Background: Initial management of severe acute pancreatitis (SAP) is conservative. As a step-up approach, percutaneous catheter drainage (PCD) with saline irrigation is reported to be effective. Factors leading to surgery are unclear.
Methods: In this ongoing prospective study, 70 consecutive patients with SAP were recruited. As a step-up approach, all patients initially received medical management and later underwent PCD and surgery as per the indication.
Results: Of the 70 consecutive patients with SAP, 14 were managed medically, 29 managed with PCD alone, whereas 27 required surgery after initial PCD. Sepsis reversal was achieved with PCD alone in 62.5%. The curative efficacy of PCD alone was in 27 patients (48%). Overall mortality in the whole group was 24%. On univariate analysis, factors significantly affecting surgical intervention included initial acute physiology and chronic health evaluation (APACHE) II score, APACHE II score at first intervention, sepsis reversal by PCD within a week, number of organs failed, organ failure within a week of the onset of disease, number of bacteria isolated per patient, renal failure, respiratory failure, Escherichia coli, computerized tomography severity index score at admission, parenteral nutrition requirement before or after radiological intervention, maximum extent of necrosis of more than 50% of the pancreas, and extrapancreatic necrosis. On multivariate analysis, renal failure (P = –0.03), APACHE II score at first intervention (P = –0.006), and the number of bacteria isolated per patient (P = –0.01) remained independent predictors of surgery. An APACHE II score of more than 7.5 at first intervention (PCD) had the ability to predict surgery with a sensitivity of 88.9% and a specificity of 69%.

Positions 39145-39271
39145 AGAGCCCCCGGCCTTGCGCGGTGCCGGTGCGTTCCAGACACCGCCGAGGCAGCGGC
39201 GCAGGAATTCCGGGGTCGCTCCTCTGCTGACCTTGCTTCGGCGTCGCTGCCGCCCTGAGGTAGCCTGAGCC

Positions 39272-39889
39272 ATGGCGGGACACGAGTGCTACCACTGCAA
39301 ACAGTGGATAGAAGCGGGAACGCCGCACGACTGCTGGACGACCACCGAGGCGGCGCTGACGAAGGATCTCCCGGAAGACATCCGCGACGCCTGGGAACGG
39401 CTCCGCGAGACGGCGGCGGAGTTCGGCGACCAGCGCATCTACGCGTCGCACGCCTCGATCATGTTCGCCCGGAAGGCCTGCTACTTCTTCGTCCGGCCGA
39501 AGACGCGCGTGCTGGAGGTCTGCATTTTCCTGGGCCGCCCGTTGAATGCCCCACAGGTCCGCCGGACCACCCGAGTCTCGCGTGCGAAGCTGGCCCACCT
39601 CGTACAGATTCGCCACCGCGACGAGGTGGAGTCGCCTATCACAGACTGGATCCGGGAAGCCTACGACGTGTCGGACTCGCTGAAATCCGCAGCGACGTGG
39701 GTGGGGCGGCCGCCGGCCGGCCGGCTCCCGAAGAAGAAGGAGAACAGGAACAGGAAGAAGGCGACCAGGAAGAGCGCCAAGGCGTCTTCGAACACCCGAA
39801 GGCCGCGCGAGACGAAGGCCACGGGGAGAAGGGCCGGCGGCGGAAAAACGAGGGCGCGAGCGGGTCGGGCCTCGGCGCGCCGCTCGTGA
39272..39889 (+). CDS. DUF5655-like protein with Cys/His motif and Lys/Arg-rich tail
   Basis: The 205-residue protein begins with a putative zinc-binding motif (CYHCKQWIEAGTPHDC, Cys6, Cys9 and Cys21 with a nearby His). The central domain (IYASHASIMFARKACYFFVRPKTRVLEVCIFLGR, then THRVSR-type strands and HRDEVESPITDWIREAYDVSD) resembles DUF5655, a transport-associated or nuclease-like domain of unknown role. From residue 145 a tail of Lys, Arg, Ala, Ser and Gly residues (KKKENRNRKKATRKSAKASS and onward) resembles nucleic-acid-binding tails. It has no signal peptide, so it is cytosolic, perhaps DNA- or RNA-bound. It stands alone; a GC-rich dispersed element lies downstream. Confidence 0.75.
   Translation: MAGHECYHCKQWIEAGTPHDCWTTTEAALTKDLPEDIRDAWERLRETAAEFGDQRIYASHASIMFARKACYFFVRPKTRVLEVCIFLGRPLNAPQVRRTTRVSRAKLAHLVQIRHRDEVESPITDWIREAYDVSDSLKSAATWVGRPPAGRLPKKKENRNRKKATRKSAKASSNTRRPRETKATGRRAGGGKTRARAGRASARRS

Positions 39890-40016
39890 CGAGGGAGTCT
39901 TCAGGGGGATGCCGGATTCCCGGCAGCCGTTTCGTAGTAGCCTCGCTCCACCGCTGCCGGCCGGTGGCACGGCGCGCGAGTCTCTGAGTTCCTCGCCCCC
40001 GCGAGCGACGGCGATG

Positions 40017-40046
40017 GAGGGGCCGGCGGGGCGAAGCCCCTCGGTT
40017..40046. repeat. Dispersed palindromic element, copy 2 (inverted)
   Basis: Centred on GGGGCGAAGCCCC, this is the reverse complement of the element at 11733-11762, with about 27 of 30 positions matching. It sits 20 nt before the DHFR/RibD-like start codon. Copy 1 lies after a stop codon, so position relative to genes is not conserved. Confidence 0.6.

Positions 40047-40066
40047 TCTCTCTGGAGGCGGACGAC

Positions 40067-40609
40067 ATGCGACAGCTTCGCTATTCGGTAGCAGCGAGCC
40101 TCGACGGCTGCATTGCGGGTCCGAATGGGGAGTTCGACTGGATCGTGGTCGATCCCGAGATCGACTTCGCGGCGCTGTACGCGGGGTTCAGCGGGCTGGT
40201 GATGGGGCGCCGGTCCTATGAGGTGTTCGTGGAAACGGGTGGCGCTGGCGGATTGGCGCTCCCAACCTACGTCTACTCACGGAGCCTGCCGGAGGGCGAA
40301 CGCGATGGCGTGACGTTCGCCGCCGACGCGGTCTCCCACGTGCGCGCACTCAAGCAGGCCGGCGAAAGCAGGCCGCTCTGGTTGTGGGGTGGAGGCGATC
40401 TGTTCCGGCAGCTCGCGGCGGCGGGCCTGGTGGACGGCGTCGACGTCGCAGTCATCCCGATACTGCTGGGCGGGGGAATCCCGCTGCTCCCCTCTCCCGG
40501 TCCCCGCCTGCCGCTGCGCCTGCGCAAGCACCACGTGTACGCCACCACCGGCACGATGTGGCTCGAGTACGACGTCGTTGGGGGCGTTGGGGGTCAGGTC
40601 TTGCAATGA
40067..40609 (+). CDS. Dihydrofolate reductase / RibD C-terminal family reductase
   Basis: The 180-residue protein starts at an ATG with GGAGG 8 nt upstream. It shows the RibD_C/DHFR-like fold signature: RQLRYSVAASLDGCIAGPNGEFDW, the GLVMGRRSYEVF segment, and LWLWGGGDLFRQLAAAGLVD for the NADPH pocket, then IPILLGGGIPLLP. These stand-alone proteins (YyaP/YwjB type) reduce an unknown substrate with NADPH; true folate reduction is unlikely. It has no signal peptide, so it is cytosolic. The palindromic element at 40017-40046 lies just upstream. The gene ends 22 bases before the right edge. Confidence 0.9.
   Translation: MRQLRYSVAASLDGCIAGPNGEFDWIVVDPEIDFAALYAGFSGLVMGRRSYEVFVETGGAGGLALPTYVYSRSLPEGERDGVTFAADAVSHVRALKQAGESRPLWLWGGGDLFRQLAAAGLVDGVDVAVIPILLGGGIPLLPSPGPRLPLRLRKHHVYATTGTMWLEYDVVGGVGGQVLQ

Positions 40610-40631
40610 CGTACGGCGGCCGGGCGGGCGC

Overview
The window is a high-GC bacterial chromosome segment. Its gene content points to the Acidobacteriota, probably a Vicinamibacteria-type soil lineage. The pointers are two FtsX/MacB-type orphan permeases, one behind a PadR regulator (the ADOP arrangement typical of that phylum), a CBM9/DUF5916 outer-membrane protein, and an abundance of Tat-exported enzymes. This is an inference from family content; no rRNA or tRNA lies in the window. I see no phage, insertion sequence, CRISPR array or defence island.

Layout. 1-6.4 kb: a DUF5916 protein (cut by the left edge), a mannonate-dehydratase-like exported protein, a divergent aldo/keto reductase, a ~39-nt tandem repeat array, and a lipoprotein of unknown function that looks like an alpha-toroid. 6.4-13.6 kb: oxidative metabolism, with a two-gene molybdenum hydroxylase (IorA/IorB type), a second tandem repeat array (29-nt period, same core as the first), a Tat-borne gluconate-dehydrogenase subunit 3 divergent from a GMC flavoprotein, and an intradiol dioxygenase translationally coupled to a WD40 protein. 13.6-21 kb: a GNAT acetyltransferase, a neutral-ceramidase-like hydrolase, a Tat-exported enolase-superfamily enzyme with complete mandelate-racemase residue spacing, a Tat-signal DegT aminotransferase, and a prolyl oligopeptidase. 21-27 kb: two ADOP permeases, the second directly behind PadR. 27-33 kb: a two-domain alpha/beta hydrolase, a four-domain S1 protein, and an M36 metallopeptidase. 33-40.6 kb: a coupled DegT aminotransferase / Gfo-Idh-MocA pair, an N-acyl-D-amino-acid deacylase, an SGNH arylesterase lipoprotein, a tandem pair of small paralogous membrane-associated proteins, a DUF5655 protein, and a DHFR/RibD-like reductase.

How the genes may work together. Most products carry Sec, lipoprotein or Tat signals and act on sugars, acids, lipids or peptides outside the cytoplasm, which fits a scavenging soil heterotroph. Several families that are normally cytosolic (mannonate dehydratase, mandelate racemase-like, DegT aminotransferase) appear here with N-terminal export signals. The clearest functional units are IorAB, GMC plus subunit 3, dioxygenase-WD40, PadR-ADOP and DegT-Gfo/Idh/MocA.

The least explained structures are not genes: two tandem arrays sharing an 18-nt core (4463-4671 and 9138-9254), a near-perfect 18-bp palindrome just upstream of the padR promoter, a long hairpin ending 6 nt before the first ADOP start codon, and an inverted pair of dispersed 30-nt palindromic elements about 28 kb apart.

Conclusions: PCD reversed sepsis in 62% and avoided surgery in 48% of the patients. Reversal of sepsis within a week of PCD, APACHE II score at first intervention (PCD), and organ failure within a week of the onset of disease could predict the need for surgery in the early course of disease.